Thomas Middleton (c.1580-1627)

Portrait of Middleton           Thomas Middleton was the son of a London master bricklayer. He was educated first at Queen's College,Oxford, and was then admitted at Gray's Inn in 1593. He published three volumes of verse by 1600, and it is believed that he had already begun to write for the stage at that time. Certainly he was a working playwright by 1602, when he is mentioned in Henslowe's Diary, and his earliest surviving independent play, Blurt, Master Constable  (1602) was printed.
          Middleton was an industrious, prolific writer, writing for both Boys of St. Paul's and the Admiral's Men. His citizen comedies, written for boys' companies between 1602 and 1607, include A Mad World, My Masters  (c.1605), A Trick to Catch the Old One  (c.1605) and Michaelmas Term  (c.1606). He collaborated with Dekker on the comedies The Honest Whore
[Part I]  (1604), The Family of Love  (1603-1607), and The Roaring Girl  (1610). For the adult companies, he also wrote his masterpiece, A Chaste Maid in Cheapside (1611). These comedies expose bourgeois vice in contemporary London in a satiric tone.
          From 1613 on, Middleton wrote many City of London pageants for the Lord Mayor, and served as City Chronologer from 1620 until his death in 1627. Yet, he continued to write plays as well; three collaborations with Rowley are worth mention: A Fair Quarrel  (pub.1617), The World Tossed at Tennis  (pub.1620) and the superb tragicomedy The Changeling  (1622).
          Middleton's patriotic drama, A Game at Chess,  (1624), unprecedentedly successful, was closed after nine performances due to its inflammatory anti-Spanish content and the Spanish Ambassador's outrage. The writer and the actors were reprimanded and fined. One of Middleton's last plays, Women Beware Women  (c.1625), was a tragedy where the final “slaughter” scene verged on comedy, a matter which has persuaded some critics that Middleton was also the author of The Revenger's Tragedy  (1607).   Middleton died of natural causes at Newington Butts and was buried there on July 4, 1627.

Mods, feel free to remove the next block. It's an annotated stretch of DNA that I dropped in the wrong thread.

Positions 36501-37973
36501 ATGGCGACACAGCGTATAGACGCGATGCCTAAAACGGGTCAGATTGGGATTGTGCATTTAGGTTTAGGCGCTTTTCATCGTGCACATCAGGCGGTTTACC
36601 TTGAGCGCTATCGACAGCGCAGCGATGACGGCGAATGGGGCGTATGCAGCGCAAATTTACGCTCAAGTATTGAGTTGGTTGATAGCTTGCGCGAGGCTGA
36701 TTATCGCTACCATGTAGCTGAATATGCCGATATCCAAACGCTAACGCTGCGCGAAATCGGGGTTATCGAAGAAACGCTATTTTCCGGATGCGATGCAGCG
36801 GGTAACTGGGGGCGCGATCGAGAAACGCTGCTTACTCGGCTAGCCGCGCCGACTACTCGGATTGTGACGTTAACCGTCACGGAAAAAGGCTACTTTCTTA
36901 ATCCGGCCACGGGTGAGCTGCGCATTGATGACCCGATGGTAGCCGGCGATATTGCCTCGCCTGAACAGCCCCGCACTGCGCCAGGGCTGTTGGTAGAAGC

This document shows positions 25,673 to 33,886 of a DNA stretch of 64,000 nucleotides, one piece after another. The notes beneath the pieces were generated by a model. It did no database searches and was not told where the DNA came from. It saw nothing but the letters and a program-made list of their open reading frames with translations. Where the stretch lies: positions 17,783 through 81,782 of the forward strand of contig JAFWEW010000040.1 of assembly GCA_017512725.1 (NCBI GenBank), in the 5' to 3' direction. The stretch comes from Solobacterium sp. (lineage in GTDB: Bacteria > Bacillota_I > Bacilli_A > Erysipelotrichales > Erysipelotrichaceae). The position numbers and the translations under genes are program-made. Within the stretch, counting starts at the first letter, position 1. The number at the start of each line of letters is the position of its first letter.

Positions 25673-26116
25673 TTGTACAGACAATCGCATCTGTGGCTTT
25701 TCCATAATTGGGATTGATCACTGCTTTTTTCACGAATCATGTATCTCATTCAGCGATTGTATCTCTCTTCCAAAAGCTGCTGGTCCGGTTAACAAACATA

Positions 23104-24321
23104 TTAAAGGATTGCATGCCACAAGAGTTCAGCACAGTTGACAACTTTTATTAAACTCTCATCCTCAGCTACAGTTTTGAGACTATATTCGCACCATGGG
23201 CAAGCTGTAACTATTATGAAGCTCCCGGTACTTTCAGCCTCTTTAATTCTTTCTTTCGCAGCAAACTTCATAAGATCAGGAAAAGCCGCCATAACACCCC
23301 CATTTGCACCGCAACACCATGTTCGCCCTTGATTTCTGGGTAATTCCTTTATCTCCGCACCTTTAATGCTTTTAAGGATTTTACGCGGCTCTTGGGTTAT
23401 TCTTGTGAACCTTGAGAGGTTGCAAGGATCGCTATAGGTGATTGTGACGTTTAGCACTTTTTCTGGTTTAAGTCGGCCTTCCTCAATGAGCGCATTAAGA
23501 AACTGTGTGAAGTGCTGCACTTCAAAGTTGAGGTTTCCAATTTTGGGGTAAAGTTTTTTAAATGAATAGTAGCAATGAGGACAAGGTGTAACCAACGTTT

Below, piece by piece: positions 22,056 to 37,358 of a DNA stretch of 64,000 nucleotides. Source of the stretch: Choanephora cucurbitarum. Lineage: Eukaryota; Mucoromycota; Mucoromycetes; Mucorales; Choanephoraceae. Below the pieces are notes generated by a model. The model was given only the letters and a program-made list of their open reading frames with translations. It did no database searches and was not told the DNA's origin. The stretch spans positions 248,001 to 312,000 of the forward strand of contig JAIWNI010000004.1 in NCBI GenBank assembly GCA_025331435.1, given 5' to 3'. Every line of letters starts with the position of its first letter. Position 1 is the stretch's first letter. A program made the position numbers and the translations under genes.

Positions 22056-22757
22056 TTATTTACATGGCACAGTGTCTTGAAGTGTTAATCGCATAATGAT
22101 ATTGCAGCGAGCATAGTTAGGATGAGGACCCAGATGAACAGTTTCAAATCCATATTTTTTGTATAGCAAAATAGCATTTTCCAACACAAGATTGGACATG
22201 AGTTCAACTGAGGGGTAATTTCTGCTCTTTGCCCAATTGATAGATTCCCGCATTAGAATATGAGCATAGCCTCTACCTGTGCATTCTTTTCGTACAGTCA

Works and Criticism:

Asp, C. A Study of Thomas Middleton's Tragicomedies (1974)
Bullen, A. H. Works of Thomas Middleton (8 vol., 1885–86)
Camoin, François André. The Revenge Convention in Tourneur, Webster, and Middleton (1972)
Heinemann, Margot. Puritanism and Theatre : Thomas Middleton and Opposition Drama
                                         Under the Early Stuarts (1980)
Howard-Hill, T.H. Middleton's 'Vulgar Pasquin' : Essays on A Game at Chess (1995)
Kistner, A. L Middleton's Tragic Themes (1984)
Mulryne, J. R. Thomas Middleton (1979)
Steen, Susan Jayne. Ambrosia in an Earthern Vessel : Three Centuries of Audience and Reader
                                      Response to the Works of Thomas Middleton (1993)
White, Martin. Middleton and Tourneur (1992)

Middleton | Works | Links | Essays | Books | 17th C. Eng. Lit.



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